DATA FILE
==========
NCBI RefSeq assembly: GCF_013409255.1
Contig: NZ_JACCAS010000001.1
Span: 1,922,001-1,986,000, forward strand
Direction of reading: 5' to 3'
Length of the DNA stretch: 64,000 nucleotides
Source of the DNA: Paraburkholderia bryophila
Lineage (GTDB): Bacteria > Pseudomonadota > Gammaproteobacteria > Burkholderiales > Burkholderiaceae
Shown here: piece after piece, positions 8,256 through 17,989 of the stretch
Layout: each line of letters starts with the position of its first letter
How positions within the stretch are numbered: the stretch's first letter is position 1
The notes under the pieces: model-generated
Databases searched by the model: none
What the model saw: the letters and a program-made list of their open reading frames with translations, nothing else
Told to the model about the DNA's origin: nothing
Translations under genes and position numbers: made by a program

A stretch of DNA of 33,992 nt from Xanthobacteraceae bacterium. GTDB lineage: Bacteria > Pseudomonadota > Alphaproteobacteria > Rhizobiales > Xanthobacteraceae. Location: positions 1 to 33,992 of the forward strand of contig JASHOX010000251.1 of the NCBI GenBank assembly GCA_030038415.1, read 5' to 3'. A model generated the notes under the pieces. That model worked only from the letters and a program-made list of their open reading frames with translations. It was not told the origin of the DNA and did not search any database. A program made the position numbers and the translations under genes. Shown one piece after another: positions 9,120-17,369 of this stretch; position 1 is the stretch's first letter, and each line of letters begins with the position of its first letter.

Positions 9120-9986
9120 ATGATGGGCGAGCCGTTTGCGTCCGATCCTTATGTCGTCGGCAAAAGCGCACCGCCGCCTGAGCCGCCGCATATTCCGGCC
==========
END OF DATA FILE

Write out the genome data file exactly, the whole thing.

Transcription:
NCBI RefSeq assembly: GCF_013409255.1
Contig: NZ_JACCAS010000001.1
Span: 1,922,001-1,986,000, forward strand
Direction of reading: 5' to 3'
Length of the DNA stretch: 64,000 nucleotides
Source of the DNA: Paraburkholderia bryophila
Lineage (GTDB): Bacteria > Pseudomonadota > Gammaproteobacteria > Burkholderiales > Burkholderiaceae
Shown here: piece after piece, positions 8,256 through 17,989 of the stretch
Layout: each line of letters starts with the position of its first letter
How positions within the stretch are numbered: the stretch's first letter is position 1
The notes under the pieces: model-generated
Databases searched by the model: none
What the model saw: the letters and a program-made list of their open reading frames with translations, nothing else
Told to the model about the DNA's origin: nothing
Translations under genes and position numbers: made by a program

A stretch of DNA of 33,992 nt from Xanthobacteraceae bacterium. GTDB lineage: Bacteria > Pseudomonadota > Alphaproteobacteria > Rhizobiales > Xanthobacteraceae. Location: positions 1 to 33,992 of the forward strand of contig JASHOX010000251.1 of the NCBI GenBank assembly GCA_030038415.1, read 5' to 3'. A model generated the notes under the pieces. That model worked only from the letters and a program-made list of their open reading frames with translations. It was not told the origin of the DNA and did not search any database. A program made the position numbers and the translations under genes. Shown one piece after another: positions 9,120-17,369 of this stretch; position 1 is the stretch's first letter, and each line of letters begins with the position of its first letter.

Positions 9120-9986
9120 ATGATGGGCGAGCCGTTTGCGTCCGATCCTTATGTCGTCGGCAAAAGCGCACCGCCGCCTGAGCCGCCGCATATTCCGGCC